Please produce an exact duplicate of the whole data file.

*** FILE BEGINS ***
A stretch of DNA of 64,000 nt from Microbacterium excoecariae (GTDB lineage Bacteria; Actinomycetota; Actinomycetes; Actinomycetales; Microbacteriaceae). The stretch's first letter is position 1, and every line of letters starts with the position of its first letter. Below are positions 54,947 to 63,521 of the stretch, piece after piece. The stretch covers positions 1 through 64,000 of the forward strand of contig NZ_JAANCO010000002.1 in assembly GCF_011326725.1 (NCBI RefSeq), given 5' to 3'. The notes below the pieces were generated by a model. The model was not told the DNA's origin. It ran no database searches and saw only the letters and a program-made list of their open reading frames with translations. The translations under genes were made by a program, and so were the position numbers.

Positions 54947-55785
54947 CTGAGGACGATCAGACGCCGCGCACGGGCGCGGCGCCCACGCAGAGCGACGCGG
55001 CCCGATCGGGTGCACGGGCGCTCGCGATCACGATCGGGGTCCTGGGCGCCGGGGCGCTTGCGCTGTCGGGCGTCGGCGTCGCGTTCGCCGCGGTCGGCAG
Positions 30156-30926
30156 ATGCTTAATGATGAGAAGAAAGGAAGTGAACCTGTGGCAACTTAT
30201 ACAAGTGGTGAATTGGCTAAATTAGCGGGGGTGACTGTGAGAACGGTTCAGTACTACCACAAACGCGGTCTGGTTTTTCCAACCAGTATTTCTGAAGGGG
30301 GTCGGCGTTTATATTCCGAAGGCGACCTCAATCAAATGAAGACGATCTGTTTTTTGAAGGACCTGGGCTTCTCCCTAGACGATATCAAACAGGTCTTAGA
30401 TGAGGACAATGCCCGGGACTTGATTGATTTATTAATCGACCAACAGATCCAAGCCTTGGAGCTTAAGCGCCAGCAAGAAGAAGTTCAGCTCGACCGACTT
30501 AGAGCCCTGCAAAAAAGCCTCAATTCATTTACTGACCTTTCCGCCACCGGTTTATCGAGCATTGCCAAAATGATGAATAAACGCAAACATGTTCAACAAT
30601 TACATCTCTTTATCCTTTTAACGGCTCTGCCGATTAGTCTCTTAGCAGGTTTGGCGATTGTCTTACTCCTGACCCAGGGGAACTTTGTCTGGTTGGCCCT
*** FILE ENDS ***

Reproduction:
A stretch of DNA of 64,000 nt from Microbacterium excoecariae (GTDB lineage Bacteria; Actinomycetota; Actinomycetes; Actinomycetales; Microbacteriaceae). The stretch's first letter is position 1, and every line of letters starts with the position of its first letter. Below are positions 54,947 to 63,521 of the stretch, piece after piece. The stretch covers positions 1 through 64,000 of the forward strand of contig NZ_JAANCO010000002.1 in assembly GCF_011326725.1 (NCBI RefSeq), given 5' to 3'. The notes below the pieces were generated by a model. The model was not told the DNA's origin. It ran no database searches and saw only the letters and a program-made list of their open reading frames with translations. The translations under genes were made by a program, and so were the position numbers.

Positions 54947-55785
54947 CTGAGGACGATCAGACGCCGCGCACGGGCGCGGCGCCCACGCAGAGCGACGCGG
55001 CCCGATCGGGTGCACGGGCGCTCGCGATCACGATCGGGGTCCTGGGCGCCGGGGCGCTTGCGCTGTCGGGCGTCGGCGTCGCGTTCGCCGCGGTCGGCAG
Positions 30156-30926
30156 ATGCTTAATGATGAGAAGAAAGGAAGTGAACCTGTGGCAACTTAT
30201 ACAAGTGGTGAATTGGCTAAATTAGCGGGGGTGACTGTGAGAACGGTTCAGTACTACCACAAACGCGGTCTGGTTTTTCCAACCAGTATTTCTGAAGGGG
30301 GTCGGCGTTTATATTCCGAAGGCGACCTCAATCAAATGAAGACGATCTGTTTTTTGAAGGACCTGGGCTTCTCCCTAGACGATATCAAACAGGTCTTAGA
30401 TGAGGACAATGCCCGGGACTTGATTGATTTATTAATCGACCAACAGATCCAAGCCTTGGAGCTTAAGCGCCAGCAAGAAGAAGTTCAGCTCGACCGACTT
30501 AGAGCCCTGCAAAAAAGCCTCAATTCATTTACTGACCTTTCCGCCACCGGTTTATCGAGCATTGCCAAAATGATGAATAAACGCAAACATGTTCAACAAT
30601 TACATCTCTTTATCCTTTTAACGGCTCTGCCGATTAGTCTCTTAGCAGGTTTGGCGATTGTCTTACTCCTGACCCAGGGGAACTTTGTCTGGTTGGCCCT